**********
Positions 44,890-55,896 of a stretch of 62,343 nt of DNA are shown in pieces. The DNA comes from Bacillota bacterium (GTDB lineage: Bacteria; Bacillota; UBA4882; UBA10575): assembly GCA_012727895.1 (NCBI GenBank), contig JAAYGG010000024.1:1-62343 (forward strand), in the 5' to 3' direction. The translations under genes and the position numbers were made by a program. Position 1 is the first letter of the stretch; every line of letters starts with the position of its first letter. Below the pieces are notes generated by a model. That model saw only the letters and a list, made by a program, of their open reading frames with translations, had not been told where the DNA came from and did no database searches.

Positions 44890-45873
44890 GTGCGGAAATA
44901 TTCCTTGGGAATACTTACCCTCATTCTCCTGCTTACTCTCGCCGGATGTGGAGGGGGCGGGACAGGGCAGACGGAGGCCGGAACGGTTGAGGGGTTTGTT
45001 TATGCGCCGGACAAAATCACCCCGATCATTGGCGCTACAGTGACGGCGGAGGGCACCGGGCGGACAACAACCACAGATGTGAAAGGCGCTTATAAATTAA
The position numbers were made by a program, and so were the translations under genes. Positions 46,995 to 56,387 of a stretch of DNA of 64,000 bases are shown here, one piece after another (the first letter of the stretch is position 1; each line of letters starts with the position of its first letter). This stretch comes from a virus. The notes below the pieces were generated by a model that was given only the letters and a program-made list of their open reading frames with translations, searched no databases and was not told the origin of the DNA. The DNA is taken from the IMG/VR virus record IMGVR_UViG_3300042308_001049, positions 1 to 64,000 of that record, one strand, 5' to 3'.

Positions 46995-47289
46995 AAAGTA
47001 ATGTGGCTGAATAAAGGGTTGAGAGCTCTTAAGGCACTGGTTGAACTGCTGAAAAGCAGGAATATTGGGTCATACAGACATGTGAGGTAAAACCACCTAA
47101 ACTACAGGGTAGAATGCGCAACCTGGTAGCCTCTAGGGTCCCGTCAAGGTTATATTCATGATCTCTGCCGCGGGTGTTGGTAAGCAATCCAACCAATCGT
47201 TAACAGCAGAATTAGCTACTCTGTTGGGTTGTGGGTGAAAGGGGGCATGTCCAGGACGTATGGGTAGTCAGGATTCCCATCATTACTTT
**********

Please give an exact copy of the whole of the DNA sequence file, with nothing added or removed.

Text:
Positions 44,890-55,896 of a stretch of 62,343 nt of DNA are shown in pieces. The DNA comes from Bacillota bacterium (GTDB lineage: Bacteria; Bacillota; UBA4882; UBA10575): assembly GCA_012727895.1 (NCBI GenBank), contig JAAYGG010000024.1:1-62343 (forward strand), in the 5' to 3' direction. The translations under genes and the position numbers were made by a program. Position 1 is the first letter of the stretch; every line of letters starts with the position of its first letter. Below the pieces are notes generated by a model. That model saw only the letters and a list, made by a program, of their open reading frames with translations, had not been told where the DNA came from and did no database searches.

Positions 44890-45873
44890 GTGCGGAAATA
44901 TTCCTTGGGAATACTTACCCTCATTCTCCTGCTTACTCTCGCCGGATGTGGAGGGGGCGGGACAGGGCAGACGGAGGCCGGAACGGTTGAGGGGTTTGTT
45001 TATGCGCCGGACAAAATCACCCCGATCATTGGCGCTACAGTGACGGCGGAGGGCACCGGGCGGACAACAACCACAGATGTGAAAGGCGCTTATAAATTAA
The position numbers were made by a program, and so were the translations under genes. Positions 46,995 to 56,387 of a stretch of DNA of 64,000 bases are shown here, one piece after another (the first letter of the stretch is position 1; each line of letters starts with the position of its first letter). This stretch comes from a virus. The notes below the pieces were generated by a model that was given only the letters and a program-made list of their open reading frames with translations, searched no databases and was not told the origin of the DNA. The DNA is taken from the IMG/VR virus record IMGVR_UViG_3300042308_001049, positions 1 to 64,000 of that record, one strand, 5' to 3'.

Positions 46995-47289
46995 AAAGTA
47001 ATGTGGCTGAATAAAGGGTTGAGAGCTCTTAAGGCACTGGTTGAACTGCTGAAAAGCAGGAATATTGGGTCATACAGACATGTGAGGTAAAACCACCTAA
47101 ACTACAGGGTAGAATGCGCAACCTGGTAGCCTCTAGGGTCCCGTCAAGGTTATATTCATGATCTCTGCCGCGGGTGTTGGTAAGCAATCCAACCAATCGT
47201 TAACAGCAGAATTAGCTACTCTGTTGGGTTGTGGGTGAAAGGGGGCATGTCCAGGACGTATGGGTAGTCAGGATTCCCATCATTACTTT